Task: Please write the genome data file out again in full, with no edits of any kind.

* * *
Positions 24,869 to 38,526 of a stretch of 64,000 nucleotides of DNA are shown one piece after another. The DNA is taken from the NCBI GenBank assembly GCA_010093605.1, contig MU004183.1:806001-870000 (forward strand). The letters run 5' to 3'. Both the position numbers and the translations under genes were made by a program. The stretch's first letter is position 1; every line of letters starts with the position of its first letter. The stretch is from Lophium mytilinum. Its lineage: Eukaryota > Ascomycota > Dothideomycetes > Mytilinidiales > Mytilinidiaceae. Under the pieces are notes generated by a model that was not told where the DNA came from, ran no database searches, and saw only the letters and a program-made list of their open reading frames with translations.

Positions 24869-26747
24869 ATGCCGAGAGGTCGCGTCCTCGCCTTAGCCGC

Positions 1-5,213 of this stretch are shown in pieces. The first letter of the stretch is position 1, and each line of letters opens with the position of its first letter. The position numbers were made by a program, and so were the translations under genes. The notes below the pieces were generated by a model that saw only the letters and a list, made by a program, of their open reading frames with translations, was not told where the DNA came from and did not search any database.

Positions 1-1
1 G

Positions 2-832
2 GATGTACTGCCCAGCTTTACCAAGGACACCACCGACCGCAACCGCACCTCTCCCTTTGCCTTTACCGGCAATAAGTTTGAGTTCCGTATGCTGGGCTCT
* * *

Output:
Positions 24,869 to 38,526 of a stretch of 64,000 nucleotides of DNA are shown one piece after another. The DNA is taken from the NCBI GenBank assembly GCA_010093605.1, contig MU004183.1:806001-870000 (forward strand). The letters run 5' to 3'. Both the position numbers and the translations under genes were made by a program. The stretch's first letter is position 1; every line of letters starts with the position of its first letter. The stretch is from Lophium mytilinum. Its lineage: Eukaryota > Ascomycota > Dothideomycetes > Mytilinidiales > Mytilinidiaceae. Under the pieces are notes generated by a model that was not told where the DNA came from, ran no database searches, and saw only the letters and a program-made list of their open reading frames with translations.

Positions 24869-26747
24869 ATGCCGAGAGGTCGCGTCCTCGCCTTAGCCGC

Positions 1-5,213 of this stretch are shown in pieces. The first letter of the stretch is position 1, and each line of letters opens with the position of its first letter. The position numbers were made by a program, and so were the translations under genes. The notes below the pieces were generated by a model that saw only the letters and a list, made by a program, of their open reading frames with translations, was not told where the DNA came from and did not search any database.

Positions 1-1
1 G

Positions 2-832
2 GATGTACTGCCCAGCTTTACCAAGGACACCACCGACCGCAACCGCACCTCTCCCTTTGCCTTTACCGGCAATAAGTTTGAGTTCCGTATGCTGGGCTCT